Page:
“Other guys were lucky enough to push themselves and get opportunities,” Terry added. “I thought (Christian Bishop) came in and gave us amazing minutes for most of the game. I thought Brock (Cunningham) came in and gave us good minutes. I thought Dillon Mitchell did his bit in terms of what we needed to do. They’ve been a very resilient team all year. We’ve been in that position before. When you play in that Big 12 league, you’ve been kicked out. “Ordeal. It’s not something you haven’t really faced all year long – for lack of malice, an injured guy. You keep playing and keep working the game for 40 minutes.

Bishop had 18 points and nine rebounds off the bench in just 24 minutes on the job, an efficient outing on a night in which nearly every Longhorns scored and the team outshot in the paint nearly two-to-one. on the Musketeers. .

Allen finished with 11 points, Tyrese Hunter was perfect from beyond the arc to help register a team-high 19 points, and Marcus Carr added 18 more.

It was all part of an overwhelming effort from the start for the Horns, who never trailed and went just 16 seconds all night without being in front.

“We struggled a lot to manage our offense which is a real testament to their defense as we’ve been able to score pretty much every game we’ve played this year, maybe some other time,” said Sean Miller, downed coach of Xavier. . “Their pressure is something you can’t really fake until you’re in the game against them. Their tenacity, their experience. And then offensively, they have a great guard game, and you feel that as well. There were times when we started scoring and then we struggled just as hard to defend them.”

Although a disappointing end result on the court to end Miller’s first season with the program he first established as a head coach, reaching the Sweet 16 was still a quality result. when you backtracked on the prospect of a group that a year ago was racing in the NIT.

“I told them after the game, of the many teams I’ve had, I don’t know if I’ve ever been more proud of a group, of a technical staff, than this group. What we have been able to accomplish this year speaks for itself. 15-5 in the Great East, being in the Sweet 16 game We’ve come a long way from November to the end of March. These guys here have a lot to do with it. I’m really proud from I think they represent Xavier University about as well as you can as a student-athlete.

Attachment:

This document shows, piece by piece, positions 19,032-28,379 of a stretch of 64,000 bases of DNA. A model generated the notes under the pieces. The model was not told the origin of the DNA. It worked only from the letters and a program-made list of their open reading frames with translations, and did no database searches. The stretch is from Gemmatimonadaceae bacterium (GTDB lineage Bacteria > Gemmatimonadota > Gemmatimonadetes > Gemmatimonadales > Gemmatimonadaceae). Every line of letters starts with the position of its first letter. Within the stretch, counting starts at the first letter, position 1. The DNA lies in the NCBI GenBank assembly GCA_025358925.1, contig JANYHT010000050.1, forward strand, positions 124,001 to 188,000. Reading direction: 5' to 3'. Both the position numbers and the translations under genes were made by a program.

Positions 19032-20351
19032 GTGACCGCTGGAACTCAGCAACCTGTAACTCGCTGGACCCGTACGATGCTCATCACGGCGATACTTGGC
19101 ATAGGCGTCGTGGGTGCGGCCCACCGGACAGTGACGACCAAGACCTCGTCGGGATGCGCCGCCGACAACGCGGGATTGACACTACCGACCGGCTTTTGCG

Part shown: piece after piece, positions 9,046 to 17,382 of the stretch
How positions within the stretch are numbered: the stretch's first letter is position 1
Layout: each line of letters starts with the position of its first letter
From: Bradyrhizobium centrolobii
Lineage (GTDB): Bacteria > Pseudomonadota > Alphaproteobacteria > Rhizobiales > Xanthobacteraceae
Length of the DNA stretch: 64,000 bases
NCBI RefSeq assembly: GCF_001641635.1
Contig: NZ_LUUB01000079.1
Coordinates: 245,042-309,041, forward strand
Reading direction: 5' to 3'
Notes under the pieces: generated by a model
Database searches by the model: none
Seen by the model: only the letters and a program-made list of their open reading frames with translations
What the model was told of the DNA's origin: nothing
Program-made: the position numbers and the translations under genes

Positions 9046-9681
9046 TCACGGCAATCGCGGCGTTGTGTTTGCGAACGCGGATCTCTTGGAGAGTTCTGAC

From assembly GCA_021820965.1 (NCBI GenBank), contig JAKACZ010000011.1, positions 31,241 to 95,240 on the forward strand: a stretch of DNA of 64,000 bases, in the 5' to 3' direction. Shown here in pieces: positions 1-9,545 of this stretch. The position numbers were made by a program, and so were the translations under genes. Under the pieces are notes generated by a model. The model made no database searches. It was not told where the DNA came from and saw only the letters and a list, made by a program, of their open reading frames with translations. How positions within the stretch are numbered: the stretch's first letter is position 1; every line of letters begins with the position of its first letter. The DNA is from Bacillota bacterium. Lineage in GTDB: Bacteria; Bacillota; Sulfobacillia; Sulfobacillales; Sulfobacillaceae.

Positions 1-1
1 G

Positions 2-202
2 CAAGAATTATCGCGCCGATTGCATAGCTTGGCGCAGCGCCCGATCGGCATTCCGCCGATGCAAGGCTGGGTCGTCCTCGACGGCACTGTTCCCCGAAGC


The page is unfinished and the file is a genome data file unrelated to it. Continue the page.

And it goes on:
Guard Souley Boum, who played interestingly for Terry when the pair were together at UTEP, ended his career with a night off the court, recording just 12 points on 4-of-11 shooting. Adam Kunkel peaked of 21, but that was never enough to reduce a lead that grew to 24 at one point in the second half.

“I know my time here was short. It went by very quickly. It felt like I arrived here in the summer not so long ago, but I remember everything,” said a Boom moved. “I appreciate this university. I appreciate the coach (Miller) for believing in me, giving me the chance, the opportunity to come here and play. I appreciate everyone.”

This also includes Terry, whom the transfer grad kissed several times during the week and who he still communicates with on a regular basis.

While the contents of their text messages will remain private, it probably wouldn’t be an overstatement to characterize a few of the most recent as words of encouragement given the task at hand for a coach not just getting into a race. unlikely. to the permanent gig in Austin — but one who might now be incredibly favored to cut the nets a short drive from where he grew up south of Houston.

After a remarkable string of chaotic results both on Friday and in the rounds leading up to it, this will be the first NCAA tournament without a single No. 1 seed in the Elite Eight since the rankings began in 1979 – and only the third time that a top-seeded team will not appear in the Final Four.

The last time this happened? Back in 2011, when college basketball’s biggest stage was also in Houston, at NRG Stadium.

“Keep wanting more. I mean, every round. Don’t be satisfied,” Terry said of the message to his team ahead of Sunday’s Midwest Regional Finals against No. 5 seed Miami. “We’ll take this win for one night, like we’ve done all year, and move on to the next challenge.”

Kissing the path to such a big hurdle can sometimes be difficult in Texas. But as the Longhorns and their interim coach have recently begun to reaffirm, it’s certainly one they’re certainly trying to embrace amid such a hot and unexpected streak that leaves them on the brink of history – and more positive – once again.

Bryan Fischer is a college football writer for FOX Sports. He has covered college athletics for nearly two decades at outlets including NBC Sports, CBS Sports, Yahoo! Sports and among others. Follow him on Twitter at @BryanDFischer.